Summary (Masterplots II: Short Story Series, Revised Edition)
Set in a rural coal-mining village, this dynamic portrayal of family life among laborers revolves around an able young housewife, Elizabeth Bates. A strong, handsome woman, she has been disappointed in her husband’s recent inclination to go drinking regularly, depleting her meager household finances. The time frame of the story is from late afternoon, when the miners are walking home from their shift, until just before midnight.
Elizabeth and her husband, Walter, are both natives of the region; the story opens with a visit by Elizabeth’s father, a widower who operates one of the locomotives that carry coal from the Brinsley Colliery. He announces to Elizabeth that he intends to marry again, and she questions whether it has been long enough since her mother’s death. The subject of marriage is a sore point for Elizabeth because of her own experience: She is a woman who has been disillusioned, and she is bitter over Walter’s behavior. However, she prepares bread and butter for her father, in addition to the cup of tea he requests, and after he leaves, she prepares supper, listening for Walter’s footsteps among the miners passing on the lane outside the kitchen on their way home from work.
When Walter does not come, she assumes that he has sneaked past to the local pub, and she fears that his usual Saturday night drinking spree is to become a twice-a-week routine. As she feeds the children, John and Annie, the deep emotional bonds between mother and children are presented in the rich simplicity of a typical domestic scene. This simplicity is complicated by their mutual concern for the father’s absence. However, Elizabeth refuses to allow the children to become upset; she banters with them over lighting the lamp and over a sprig of chrysanthemums, which Annie discovers Elizabeth had placed in her apron strings earlier in the afternoon. The children are delighted that their mother has decorated herself with the flowers, and they remark on their beautiful smell. Elizabeth declares, however, that the chrysanthemums do not smell beautiful to her: She says, with a short laugh, that these were the flowers of her wedding, the flowers of the children’s births,...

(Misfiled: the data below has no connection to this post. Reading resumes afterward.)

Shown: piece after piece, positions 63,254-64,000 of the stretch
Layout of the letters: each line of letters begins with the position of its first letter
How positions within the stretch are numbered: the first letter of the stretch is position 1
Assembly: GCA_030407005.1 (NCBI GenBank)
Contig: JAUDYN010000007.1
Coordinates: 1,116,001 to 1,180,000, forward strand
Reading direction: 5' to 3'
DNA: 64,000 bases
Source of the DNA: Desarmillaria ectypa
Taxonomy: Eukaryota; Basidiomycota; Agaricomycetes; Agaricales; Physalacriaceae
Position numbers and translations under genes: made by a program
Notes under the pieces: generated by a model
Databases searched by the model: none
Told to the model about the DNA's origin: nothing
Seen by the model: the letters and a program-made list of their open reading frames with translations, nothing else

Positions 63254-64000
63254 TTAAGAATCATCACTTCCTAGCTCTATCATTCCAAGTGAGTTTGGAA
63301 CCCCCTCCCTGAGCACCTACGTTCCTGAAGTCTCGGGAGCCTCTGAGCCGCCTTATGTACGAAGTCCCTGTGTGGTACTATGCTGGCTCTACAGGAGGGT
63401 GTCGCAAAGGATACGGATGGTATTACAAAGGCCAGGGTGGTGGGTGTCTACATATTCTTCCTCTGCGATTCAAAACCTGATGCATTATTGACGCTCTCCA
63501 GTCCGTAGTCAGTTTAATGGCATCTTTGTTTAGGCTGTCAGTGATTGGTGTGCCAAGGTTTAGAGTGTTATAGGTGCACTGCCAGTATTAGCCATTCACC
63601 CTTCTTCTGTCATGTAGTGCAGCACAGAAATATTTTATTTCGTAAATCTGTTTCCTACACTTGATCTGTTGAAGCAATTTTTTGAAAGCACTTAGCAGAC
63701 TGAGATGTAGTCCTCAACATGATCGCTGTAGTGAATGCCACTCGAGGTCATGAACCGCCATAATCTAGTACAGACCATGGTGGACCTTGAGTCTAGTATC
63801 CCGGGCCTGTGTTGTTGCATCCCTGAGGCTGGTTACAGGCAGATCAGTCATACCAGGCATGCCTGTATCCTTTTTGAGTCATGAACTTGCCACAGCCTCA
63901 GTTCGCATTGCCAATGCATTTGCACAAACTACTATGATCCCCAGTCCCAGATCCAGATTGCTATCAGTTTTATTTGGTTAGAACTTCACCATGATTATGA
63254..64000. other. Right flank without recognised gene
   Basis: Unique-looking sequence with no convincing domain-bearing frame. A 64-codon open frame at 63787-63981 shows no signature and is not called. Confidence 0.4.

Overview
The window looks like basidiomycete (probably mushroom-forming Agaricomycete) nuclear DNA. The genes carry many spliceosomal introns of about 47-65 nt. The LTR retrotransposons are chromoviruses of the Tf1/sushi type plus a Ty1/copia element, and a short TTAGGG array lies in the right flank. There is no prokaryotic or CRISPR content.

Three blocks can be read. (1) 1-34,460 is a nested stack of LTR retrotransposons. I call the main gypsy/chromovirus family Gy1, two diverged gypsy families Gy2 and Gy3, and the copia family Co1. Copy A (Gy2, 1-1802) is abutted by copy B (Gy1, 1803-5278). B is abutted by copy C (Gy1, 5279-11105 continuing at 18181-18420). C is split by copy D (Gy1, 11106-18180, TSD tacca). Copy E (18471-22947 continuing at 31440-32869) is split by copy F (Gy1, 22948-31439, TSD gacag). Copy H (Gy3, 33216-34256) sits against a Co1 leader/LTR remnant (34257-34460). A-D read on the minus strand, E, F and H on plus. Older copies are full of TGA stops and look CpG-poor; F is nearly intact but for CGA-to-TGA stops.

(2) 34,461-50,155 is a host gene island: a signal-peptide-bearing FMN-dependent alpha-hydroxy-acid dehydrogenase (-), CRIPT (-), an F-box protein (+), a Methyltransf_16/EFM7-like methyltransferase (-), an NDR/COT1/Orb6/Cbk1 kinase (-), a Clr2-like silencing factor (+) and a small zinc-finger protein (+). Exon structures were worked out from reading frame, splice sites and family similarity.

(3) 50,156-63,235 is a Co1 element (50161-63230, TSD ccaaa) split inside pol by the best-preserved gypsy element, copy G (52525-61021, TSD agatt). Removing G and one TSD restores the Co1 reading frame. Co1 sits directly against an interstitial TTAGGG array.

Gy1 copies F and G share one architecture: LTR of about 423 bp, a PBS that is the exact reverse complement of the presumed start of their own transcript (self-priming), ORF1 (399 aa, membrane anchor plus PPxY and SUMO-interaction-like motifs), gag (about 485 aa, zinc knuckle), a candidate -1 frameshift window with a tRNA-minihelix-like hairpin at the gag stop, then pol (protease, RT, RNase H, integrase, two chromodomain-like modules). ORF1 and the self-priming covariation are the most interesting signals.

(The entire section is 894 words.)
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